Abbott said in a video posted on Twitter that the state’s lower infection rate and case counts after his stay-home order in April might have led some to think the “coast was clear.”

But the number of people hospitalized in Texas because of COVID-19 has quadrupled since late May, after businesses began reopening.

“We are now at a point where the virus is spreading so fast, there is little margin for error,” Abbott said. “I know that wearing a face covering is not the convenient thing to do, but I also know that wearing a face covering will help us to keep Texas open for business. And it will help Texans earn the paycheck they need.”

The surge comes as Americans head into a Fourth of July holiday that health officials warn could add fuel to the outbreak by drawing big crowds. Many municipalities have canceled fireworks displays. Beaches up and down California and Florida have been closed.

Florida reported more than 10,000 new confirmed cases for the first time Thursday. That is six times higher than the daily count of less than a month ago. The state also reported 67 deaths for the second time in a week and 325 new hospitalizations, one of the biggest 24-hour jumps in Florida yet. Georgia likewise saw its biggest single-day increase yet, nearly 3,500 cases.

“I’m discouraged because we didn’t act fast enough to shut things down, and we could have done a much better job getting a handle on the virus,” said Megan Archer, a 39-year-old woman from West Palm Beach, Florida, who lost her job with a county parks department during the outbreak.

Meanwhile, the government reported that U.S. unemployment fell to 11.1% in June as the economy added a solid 4.8 million jobs. But that figure may be outdated: The data was collected during the second week of June, before many states began to backtrack on restarting their economies.

Several Northeastern states have seen new infections slow down significantly, including New York, Massachusetts, Connecticut, Rhode Island and New Jersey, which allowed its Atlantic City casinos to reopen Thursday, though with no smoking, drinking or eating.

Pennsylvania, an outlier among Northeastern states, reported its highest one-day total of new cases since May, with more than 830, more than one-quarter of them in Pittsburgh’s Allegheny County, which will impose a one-week shutdown of bars and restaurants and all gatherings of more than 25 people starting Friday.

Other states, like Colorado, a major summer destination where increases in infections have been less dramatic, are keeping a close eye on their neighbors.

“I’ve been watching that map. … We’re well aware of what’s going on around us and we’re very anxious,” said Dr. Michelle Barron, medical director of infection prevention and control at UCHealth University of Colorado Hospital. “The next couple of weeks are critical.”

President Donald Trump on Wednesday seemed confident the virus would soon subside, telling Fox Business: “I think that, at some point, that’s going to sort of just disappear, I hope.”

The U.S. has reported at least 2.7 million cases and more than 128,000 dead, the highest toll in the world. Globally there have been 10.7 million confirmed cases and over 517,000 deaths, according to Johns Hopkins’ count. The true toll is believed to be significantly higher, in part because of limited testing and mild cases that have been missed.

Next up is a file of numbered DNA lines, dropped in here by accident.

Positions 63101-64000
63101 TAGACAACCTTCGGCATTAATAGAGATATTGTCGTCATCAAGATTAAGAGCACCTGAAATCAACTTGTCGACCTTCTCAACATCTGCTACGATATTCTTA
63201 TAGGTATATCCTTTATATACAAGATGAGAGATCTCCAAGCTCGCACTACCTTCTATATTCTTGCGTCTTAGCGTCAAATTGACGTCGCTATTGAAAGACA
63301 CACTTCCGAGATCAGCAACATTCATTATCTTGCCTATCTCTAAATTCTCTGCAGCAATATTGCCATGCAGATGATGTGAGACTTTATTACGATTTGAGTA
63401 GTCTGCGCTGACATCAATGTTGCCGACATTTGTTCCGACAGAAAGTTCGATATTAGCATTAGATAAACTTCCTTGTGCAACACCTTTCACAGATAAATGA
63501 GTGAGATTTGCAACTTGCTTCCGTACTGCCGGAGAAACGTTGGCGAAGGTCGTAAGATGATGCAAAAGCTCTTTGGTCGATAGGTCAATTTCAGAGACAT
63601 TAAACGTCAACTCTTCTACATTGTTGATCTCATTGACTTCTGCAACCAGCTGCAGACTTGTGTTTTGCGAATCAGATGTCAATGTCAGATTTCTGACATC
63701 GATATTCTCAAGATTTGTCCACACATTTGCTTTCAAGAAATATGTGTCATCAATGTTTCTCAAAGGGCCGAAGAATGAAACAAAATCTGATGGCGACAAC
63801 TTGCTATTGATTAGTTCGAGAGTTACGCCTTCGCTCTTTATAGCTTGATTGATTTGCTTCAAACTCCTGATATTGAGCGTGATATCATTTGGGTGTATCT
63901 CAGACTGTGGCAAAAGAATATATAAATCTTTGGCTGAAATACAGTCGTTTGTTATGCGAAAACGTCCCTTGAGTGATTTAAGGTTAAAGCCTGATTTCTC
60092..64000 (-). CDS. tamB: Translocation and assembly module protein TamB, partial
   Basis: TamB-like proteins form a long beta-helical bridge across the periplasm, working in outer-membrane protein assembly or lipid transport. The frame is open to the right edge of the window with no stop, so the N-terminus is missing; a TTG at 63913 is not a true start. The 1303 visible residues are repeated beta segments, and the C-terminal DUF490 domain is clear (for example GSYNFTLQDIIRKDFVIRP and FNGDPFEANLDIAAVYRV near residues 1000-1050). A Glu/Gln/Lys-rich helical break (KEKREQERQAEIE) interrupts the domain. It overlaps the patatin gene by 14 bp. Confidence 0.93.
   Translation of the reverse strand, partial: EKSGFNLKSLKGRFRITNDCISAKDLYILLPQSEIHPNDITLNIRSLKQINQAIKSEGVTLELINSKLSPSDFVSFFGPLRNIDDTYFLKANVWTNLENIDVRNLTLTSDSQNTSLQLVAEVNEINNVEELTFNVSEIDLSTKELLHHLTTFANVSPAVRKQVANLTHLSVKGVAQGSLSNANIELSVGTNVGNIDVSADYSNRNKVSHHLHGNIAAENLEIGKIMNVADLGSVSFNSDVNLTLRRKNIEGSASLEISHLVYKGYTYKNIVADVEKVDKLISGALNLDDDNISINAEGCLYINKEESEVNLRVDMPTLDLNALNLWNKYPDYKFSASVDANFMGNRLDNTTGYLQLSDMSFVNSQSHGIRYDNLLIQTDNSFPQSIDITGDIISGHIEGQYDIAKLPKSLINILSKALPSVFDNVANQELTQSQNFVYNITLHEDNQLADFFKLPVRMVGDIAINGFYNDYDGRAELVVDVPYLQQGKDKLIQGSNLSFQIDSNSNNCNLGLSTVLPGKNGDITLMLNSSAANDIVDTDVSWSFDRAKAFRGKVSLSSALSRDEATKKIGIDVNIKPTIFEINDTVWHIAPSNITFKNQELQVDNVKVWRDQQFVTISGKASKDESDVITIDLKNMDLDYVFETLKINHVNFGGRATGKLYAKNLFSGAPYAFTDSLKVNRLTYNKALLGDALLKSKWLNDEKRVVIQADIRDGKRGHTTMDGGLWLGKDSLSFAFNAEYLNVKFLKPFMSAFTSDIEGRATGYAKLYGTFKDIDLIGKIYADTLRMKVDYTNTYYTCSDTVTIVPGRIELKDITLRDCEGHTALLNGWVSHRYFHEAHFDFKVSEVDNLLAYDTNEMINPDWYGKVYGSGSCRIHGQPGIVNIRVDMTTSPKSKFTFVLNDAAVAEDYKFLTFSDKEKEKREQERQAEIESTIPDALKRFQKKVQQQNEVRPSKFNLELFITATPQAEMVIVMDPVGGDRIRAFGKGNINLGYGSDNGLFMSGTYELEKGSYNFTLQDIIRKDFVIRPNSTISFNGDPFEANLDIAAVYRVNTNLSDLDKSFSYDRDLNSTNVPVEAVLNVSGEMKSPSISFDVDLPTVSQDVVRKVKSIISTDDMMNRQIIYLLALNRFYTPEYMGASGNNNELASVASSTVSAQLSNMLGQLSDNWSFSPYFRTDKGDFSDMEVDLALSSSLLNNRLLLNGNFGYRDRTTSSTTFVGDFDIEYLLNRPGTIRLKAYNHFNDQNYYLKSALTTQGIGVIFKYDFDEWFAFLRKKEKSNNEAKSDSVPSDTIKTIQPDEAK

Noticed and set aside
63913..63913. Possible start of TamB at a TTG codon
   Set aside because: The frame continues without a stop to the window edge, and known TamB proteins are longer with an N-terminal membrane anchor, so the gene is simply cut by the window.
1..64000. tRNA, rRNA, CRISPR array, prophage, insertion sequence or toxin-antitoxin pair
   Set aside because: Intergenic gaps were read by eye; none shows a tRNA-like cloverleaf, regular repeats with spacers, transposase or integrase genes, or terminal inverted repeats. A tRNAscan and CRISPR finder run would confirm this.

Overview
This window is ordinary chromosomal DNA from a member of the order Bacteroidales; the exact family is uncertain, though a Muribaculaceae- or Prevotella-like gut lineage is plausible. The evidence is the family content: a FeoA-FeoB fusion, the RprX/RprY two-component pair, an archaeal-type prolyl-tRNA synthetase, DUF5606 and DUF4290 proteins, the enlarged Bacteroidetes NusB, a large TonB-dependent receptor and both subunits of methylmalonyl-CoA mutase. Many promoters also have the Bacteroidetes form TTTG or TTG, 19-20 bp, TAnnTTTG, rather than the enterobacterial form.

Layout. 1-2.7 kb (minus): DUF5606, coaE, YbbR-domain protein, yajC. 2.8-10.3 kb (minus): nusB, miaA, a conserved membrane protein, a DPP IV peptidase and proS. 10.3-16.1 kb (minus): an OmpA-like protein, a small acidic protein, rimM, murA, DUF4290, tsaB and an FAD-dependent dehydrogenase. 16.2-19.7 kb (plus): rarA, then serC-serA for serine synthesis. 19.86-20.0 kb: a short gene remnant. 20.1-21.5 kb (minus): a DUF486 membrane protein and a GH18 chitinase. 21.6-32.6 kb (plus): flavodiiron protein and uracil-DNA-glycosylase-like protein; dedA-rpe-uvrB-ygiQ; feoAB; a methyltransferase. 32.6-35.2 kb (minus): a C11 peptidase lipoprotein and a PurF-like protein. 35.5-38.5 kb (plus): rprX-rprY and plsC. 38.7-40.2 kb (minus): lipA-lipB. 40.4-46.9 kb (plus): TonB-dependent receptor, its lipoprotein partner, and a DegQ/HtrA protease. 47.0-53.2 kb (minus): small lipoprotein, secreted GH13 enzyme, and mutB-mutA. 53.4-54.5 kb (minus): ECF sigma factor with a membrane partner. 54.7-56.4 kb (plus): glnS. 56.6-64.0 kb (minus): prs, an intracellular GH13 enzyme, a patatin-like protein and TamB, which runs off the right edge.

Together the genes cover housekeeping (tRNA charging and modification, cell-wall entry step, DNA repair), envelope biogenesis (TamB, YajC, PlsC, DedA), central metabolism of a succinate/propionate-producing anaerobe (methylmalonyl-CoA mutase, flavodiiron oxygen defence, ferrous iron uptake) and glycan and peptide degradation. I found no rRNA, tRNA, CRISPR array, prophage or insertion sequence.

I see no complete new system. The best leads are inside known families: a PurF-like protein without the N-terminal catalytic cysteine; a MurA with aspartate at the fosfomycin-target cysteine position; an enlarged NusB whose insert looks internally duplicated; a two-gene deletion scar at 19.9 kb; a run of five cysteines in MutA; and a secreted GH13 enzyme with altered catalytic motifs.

Other countries are also reporting an upswing in cases.

“We have now entered a new and treacherous phase in the life cycle of this pandemic,” South African President Cyril Ramaphosa warned in a broadcast to the nation, which recorded more than 8,100 new infections, a one-day record, and has the biggest caseload on the continent.

India, the world’s second-most populous country with more than 1.3 billion people, has reported nearly 100,000 new cases in the past four days alone.

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Associated Press’ Adriana Gomez Licon in Miami; Kelli Kennedy in Fort Lauderdale; Cara Anna in Johannesburg; and David Rising in Berlin contributed to this report. Coyle reported from New York.

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Follow all of AP’s pandemic coverage at https://apnews.com/VirusOutbreak and https://apnews.com/UnderstandingtheOutbreak.

CORONAVIRUS RESOURCES


BLM protest in Portage Saturday

Protesters will come out in Portage Saturday to call for racial justice.

PORTAGE, Mich. (WOOD) — Protesters will come out in Portage Saturday to call for racial justice.

They’re calling it the ‘Juneteenth in July’ or the ‘July 4th Blackout.’ Organizers say they’re calling for several changes, including the proper funding of schools, police to be defunded and the Louisville officers who shot Grand Rapids-native Breonna Taylor to be charged.

It starts at 3:30 p.m. and protesters will meet at the Crossroads Mall in the upper-level Sears parking lot. They’ll begin marching in the streets at 4 p.m.

Organizers ask that those attending wear a mask, follow social distancing guidelines and remain peaceful. It’s scheduled to end at 6 p.m.

Organizers also say since it will be extremely hot, they will have cold drinks available.

They also say you should bring a sign and they will have materials there for you to make one.